LM: Well, he’s like a Hitchcock villain. I’m a obviously a big fan of Hitchcock, he’s like the Shakespeare of cinema. He created so much film language, and one of my favorite things about Hitchcock are his villains. They’re always so handsome and well spoken. And there’s just that darkness underneath. So we were really looking at a lot of that stuff, specifically Shadow of a Doubt, Joseph Cotten’s performance in that. Strangely when we were making the movie, this Jimmy Stewart vibe started coming out of Sean Bridges which is kind of cool and we just went with it. The whole idea was just the casual nature with which he doles out abuse was really disturbing, because when you think about it that might be a little more realistic in a lot of ways. He’s not standing in the corner in a dark room with peanut butter in his hair, you know what I mean? He’s a lawyer, he’s a normal guy and he knows what he can get away with and he DOES it. He’s not worried about anything. THAT’S scary.
IP: I think those were some of the creepiest scenes was him at work, and show how happy he is around everybody else.
LM: You see that mask!
LM: But look at his eyes, they’re dead.
IP: Oh I know! I was so afraid of what he was going to do to his secretary. I was just waiting for him at any moment to do something to her.
LM: Not entirely a nice person.
IP: No, no. But I think he believed he was, you know? Like Hitler. He thought he was just fine.
LM: Yeah, he knows he’s right. He KNOWS he’s right.
IP: Exactly! With The Woman, when he captures her. He kind of attempts to reform her. Did he have different plans for her then he had for the others? Were his intentions to do something different with her?
LM: It’s all about power. It’s all about exerting power and expanding that power. And when you look at his family, nobody’s saying anything, nobody’s reacting to this thing the way you would think a normal person would react, and you’re wondering why that is. And it’s not really revealed until the end why that is. It’s about power, it’s about control. Sean Bridges says he believes in the fallacy that you can control things.
IP: The short after the credits –
LM: Yeah, Darlin’s dream
IP: Yes yes, you did mention it was a dream sequence. Before you mentioned that, I saw it as a sort of continuation of the story. Like what happened to her after everything.
LM: That’s the way my dad sees it too, that’s great! My dad said the same thing. It shows that she can make friends with monsters.
IP: Yeah! And it shows that she will be OK…
LM: Yeah. You know, you put people through all this dark, heavy stuff and you want to leave a little ray of light. Towards the end just say, “Hey, I know it was rough, sorry!” That’s why when people walk out during the rape scene, or during one of the scenes of abuse, that’s their end to the film. That’s a really dark place to be. That’s why you have to watch the whole thing play out, in order to find those moments of brightness and hope.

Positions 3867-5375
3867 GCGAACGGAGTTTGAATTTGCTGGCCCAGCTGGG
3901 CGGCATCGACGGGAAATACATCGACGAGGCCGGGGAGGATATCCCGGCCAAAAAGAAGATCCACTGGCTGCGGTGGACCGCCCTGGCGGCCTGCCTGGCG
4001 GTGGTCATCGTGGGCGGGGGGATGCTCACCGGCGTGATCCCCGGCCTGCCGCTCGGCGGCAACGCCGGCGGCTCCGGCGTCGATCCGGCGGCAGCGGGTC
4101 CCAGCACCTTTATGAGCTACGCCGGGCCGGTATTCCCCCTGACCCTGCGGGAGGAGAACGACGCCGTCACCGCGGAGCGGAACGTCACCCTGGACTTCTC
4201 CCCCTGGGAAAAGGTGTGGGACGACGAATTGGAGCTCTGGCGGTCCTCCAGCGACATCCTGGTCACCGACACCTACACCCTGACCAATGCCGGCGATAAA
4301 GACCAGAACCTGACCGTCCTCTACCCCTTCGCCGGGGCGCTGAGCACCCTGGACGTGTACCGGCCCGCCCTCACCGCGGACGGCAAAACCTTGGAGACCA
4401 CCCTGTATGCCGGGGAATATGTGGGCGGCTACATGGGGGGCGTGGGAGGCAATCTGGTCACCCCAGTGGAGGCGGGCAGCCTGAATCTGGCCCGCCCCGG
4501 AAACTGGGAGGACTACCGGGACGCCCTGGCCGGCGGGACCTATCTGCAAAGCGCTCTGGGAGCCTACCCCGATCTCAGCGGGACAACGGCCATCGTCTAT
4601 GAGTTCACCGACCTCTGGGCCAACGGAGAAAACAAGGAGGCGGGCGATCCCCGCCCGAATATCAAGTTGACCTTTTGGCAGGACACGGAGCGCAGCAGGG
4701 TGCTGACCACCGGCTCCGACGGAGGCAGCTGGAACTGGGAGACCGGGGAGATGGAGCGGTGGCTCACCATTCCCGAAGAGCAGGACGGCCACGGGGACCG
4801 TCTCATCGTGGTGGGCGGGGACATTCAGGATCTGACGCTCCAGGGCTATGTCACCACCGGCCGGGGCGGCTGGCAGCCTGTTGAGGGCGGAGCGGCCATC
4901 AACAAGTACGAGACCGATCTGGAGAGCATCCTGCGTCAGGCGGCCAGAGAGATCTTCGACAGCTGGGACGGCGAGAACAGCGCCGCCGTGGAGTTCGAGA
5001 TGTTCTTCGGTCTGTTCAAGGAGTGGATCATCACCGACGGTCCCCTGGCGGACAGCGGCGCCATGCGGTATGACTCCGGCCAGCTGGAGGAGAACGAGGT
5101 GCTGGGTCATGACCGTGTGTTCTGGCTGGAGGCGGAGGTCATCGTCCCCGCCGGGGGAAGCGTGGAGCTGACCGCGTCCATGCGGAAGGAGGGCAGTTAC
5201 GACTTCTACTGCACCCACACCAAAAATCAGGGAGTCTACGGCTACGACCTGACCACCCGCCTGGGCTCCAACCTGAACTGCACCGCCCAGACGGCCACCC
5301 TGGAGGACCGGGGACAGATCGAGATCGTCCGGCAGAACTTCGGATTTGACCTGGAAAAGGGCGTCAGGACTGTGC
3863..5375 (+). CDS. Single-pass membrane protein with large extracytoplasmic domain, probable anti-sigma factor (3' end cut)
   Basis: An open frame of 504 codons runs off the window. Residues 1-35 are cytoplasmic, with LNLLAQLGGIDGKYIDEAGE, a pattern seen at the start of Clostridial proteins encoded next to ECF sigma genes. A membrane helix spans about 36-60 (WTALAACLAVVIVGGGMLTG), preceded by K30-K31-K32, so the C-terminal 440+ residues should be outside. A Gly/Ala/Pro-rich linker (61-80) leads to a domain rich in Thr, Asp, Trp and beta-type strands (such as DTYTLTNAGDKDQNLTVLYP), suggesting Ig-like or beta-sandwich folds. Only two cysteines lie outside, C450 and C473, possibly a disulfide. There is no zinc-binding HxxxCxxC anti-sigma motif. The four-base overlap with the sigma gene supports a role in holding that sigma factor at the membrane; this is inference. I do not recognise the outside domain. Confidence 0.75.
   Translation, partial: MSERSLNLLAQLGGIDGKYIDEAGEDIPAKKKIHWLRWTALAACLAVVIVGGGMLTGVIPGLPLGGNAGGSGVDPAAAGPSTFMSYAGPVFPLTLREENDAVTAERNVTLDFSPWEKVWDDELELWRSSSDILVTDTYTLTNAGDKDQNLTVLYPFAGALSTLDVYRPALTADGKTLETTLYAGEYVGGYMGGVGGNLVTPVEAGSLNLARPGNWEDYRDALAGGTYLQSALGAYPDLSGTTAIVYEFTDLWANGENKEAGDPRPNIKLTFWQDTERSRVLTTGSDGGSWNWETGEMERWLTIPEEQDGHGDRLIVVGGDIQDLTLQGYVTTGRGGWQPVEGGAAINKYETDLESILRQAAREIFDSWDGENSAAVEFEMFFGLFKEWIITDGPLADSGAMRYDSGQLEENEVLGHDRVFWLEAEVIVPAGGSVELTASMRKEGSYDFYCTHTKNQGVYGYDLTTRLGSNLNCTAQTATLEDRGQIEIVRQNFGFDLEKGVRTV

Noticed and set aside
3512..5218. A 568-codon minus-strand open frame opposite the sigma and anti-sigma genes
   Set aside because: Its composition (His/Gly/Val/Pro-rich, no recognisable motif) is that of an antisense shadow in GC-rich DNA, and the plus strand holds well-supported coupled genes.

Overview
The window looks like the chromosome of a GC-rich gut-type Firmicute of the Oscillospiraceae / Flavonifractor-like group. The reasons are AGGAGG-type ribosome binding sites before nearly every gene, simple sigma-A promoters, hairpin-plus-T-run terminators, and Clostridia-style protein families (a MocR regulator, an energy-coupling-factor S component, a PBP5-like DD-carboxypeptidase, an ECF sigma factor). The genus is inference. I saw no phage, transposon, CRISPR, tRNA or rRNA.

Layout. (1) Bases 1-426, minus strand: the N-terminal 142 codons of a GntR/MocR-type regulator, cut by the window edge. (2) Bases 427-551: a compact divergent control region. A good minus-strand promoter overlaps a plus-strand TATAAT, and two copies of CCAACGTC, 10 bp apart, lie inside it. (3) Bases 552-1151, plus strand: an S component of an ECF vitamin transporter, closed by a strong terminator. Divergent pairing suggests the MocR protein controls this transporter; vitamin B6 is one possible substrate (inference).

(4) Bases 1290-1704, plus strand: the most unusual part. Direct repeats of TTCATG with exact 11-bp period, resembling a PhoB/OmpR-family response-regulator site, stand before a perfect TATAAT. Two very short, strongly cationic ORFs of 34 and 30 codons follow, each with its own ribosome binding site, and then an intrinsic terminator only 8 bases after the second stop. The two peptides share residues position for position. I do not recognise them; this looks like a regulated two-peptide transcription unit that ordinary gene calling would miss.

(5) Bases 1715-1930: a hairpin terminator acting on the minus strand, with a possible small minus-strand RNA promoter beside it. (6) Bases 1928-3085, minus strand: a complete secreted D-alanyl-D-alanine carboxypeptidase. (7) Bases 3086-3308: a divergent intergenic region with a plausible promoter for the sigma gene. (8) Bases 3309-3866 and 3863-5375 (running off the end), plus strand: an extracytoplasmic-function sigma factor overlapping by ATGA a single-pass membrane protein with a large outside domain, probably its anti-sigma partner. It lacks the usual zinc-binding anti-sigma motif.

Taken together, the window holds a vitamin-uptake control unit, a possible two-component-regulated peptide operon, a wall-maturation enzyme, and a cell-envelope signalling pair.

IP: The end seems so open, I wanted it to keep going.
LM: Good, good!
IP: You can’t stop it right there! What’s going to happen next? Do you already have the ideas brewing?
LM: Oh yeah yeah, I’ve got lots of ideas brewing.
IP: Will there be a book, or just waiting to see what happens?
LM: I want to do something different next and we’ll let this go out in the world and see how it treats people; if there’s a real fascination there. There’s got to be something that takes it to another place, it can’t be a repeat of what’s been done before. Offspring was such a different movie than this. I think the next one may even be a different director, somebody with a different vision. I’m not closing any doors.
IP: Darlin was all of the bright spots in the film, she’s just precious. You met Shyla at Frightmare last year, so her parents are big horror fanatics?
LM: Her parents sell, her parents are vendors! They sell art with latex designs. Really cool latex necklaces with all these cool designs. They were right next to me and my dad spotted Shyla and was like, “Hey that looks like that character you just wrote.” A friend we were with just happened to be lifelong friends with her parents and we just started talking. She ended up in the movie a few months later, it was really cool. It’s neat when that happens. Especially kids, we could be auditioning for weeks and weeks and weeks to find the right kid. To find any part, but to just have her appear like that, it was really cool.
IP: Yeah that’s pretty amazing. And that her parents were so OK with the material.
LM: We were really careful with the way we handled everything.
IP: Of course…
LM: But it helps that she’s used to this kind of atmosphere, the horror convention, it’s what she grew up around. She’s got a lot thicker skin than a lot of kids.
IP: That’s important, that kids are introduced to this kind of thing early on.
LM: And that they’re trusted to be intelligent enough to deal with the situations, because kids are people.
IP: Exactly! Well, that’s really all I have for you, thank you so much for talking with me.
LM: Thank you! You did a great job!
Tags: Angela Bettis, Red